How Yoga Helps the Eating Disorder Recovery Process

Yoga presents itself in such a situation because of its grounding in mind-body connectivity and the variety of practices available. One of the most rewarding outcomes of a yoga practice is the profound sense of relaxation that follows – this ‘letting go’ is a feeling foreign to those struggling with eating disorders. For some, it may be a feeling they’ve had only a handful of times, if ever at all. So on a very basic level yoga re-teaches (or introduces) the participant to the concept of relaxation. And more than any pose or posture, this is achieved through a class-long focus on breathing: inhale-exahle. The postures are secondary, always, to the breath. So what yoga really offers is a mediation in disguise. Utilizing meditation through yoga and eating disorder recovery is often an extremely useful tool for those trying to heal.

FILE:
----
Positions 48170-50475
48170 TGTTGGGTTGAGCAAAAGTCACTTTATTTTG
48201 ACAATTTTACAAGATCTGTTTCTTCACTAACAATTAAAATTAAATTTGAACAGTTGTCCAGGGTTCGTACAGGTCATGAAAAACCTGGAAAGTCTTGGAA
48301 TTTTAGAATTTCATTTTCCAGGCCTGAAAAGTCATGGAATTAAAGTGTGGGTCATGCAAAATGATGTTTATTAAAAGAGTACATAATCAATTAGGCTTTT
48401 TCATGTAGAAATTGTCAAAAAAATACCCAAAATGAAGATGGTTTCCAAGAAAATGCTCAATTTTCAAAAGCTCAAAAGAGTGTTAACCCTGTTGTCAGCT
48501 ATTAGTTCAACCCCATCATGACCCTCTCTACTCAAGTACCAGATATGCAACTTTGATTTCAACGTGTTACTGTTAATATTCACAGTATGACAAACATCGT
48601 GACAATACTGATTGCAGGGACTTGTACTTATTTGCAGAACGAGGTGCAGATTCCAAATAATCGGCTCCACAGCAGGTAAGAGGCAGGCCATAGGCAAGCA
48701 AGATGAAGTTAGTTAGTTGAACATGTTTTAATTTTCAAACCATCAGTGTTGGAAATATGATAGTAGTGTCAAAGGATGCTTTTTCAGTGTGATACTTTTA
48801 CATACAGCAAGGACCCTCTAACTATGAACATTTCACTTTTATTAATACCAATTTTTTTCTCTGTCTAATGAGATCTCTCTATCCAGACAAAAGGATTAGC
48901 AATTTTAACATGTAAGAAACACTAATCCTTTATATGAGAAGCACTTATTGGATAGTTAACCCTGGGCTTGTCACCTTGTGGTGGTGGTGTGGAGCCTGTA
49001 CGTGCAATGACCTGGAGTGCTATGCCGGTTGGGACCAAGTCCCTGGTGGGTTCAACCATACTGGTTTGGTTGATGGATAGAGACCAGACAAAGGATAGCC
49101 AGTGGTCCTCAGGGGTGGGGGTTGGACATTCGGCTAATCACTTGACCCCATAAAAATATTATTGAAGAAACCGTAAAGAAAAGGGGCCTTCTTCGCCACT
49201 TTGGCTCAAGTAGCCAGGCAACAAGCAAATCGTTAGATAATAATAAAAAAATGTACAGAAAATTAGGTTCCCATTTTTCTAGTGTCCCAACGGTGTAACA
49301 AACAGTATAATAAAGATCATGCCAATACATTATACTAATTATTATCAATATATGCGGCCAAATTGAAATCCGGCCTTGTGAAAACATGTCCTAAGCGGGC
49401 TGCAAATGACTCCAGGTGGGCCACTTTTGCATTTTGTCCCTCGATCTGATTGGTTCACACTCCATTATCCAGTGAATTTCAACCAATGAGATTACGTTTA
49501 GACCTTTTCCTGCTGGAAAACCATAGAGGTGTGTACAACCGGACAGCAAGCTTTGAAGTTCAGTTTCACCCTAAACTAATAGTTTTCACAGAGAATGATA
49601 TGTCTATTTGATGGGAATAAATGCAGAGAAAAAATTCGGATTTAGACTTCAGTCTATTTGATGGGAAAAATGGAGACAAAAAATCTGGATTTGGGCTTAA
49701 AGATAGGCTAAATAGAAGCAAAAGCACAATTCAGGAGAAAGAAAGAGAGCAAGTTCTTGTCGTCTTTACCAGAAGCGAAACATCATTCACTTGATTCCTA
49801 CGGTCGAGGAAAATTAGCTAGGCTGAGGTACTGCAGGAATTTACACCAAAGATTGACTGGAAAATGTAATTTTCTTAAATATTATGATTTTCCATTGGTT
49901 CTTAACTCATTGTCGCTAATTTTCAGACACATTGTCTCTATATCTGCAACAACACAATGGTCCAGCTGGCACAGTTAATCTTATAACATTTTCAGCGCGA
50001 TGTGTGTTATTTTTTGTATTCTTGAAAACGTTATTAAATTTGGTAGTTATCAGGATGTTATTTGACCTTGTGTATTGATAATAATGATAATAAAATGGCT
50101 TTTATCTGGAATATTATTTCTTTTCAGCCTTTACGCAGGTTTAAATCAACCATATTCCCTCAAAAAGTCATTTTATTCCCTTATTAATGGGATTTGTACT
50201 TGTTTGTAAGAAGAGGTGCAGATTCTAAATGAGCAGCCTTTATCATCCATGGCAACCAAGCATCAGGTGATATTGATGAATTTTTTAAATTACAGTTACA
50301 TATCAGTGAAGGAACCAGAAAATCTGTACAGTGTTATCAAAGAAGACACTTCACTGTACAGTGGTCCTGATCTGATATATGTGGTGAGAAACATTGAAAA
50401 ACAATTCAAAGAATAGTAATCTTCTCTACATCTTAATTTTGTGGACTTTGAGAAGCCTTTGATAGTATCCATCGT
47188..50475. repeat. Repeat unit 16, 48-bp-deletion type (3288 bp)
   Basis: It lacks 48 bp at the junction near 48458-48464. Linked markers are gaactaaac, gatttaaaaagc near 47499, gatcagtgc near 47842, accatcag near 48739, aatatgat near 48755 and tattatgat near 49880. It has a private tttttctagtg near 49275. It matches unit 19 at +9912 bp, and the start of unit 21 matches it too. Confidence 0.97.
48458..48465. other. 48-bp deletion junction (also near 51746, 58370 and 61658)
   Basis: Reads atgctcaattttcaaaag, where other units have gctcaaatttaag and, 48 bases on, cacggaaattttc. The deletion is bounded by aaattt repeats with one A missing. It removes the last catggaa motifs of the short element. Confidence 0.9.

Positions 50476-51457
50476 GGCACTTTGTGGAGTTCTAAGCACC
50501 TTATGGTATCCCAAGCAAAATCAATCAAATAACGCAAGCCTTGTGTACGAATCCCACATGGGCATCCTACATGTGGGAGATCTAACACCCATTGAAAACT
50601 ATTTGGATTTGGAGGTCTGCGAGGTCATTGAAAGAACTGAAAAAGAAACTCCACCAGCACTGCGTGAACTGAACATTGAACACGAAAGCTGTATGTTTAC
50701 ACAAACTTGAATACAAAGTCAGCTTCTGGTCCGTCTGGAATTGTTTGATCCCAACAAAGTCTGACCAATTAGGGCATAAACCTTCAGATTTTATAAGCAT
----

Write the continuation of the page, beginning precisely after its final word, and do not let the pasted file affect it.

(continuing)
Read even more facts about the misconceptions of eating disorders

Getting Grounded With Yoga for Eating Disorders and Recovery

Classes for those in recovery from eating disorders should be thoughtful – for a group that has been conditioned to see the body through a distorted lens and to obsess about appearance, the yoga studio should be traditional in that it does not have mirrors. Many modern studios are wall-to-wall mirrors; this would not be appropriate for yoga  for eating disorders designed to help people recover. Classes should be chosen with the help of a therapist – the idea isn’t to introduce an intense hot yoga practice or a cardio routine but rather to build a practice that fosters relaxation and re-connection to the spirit that have been lost through what is usually a lifetime of dissociation from feelings and sensations.

Yoga is A Valuable Resource for Those in Recovery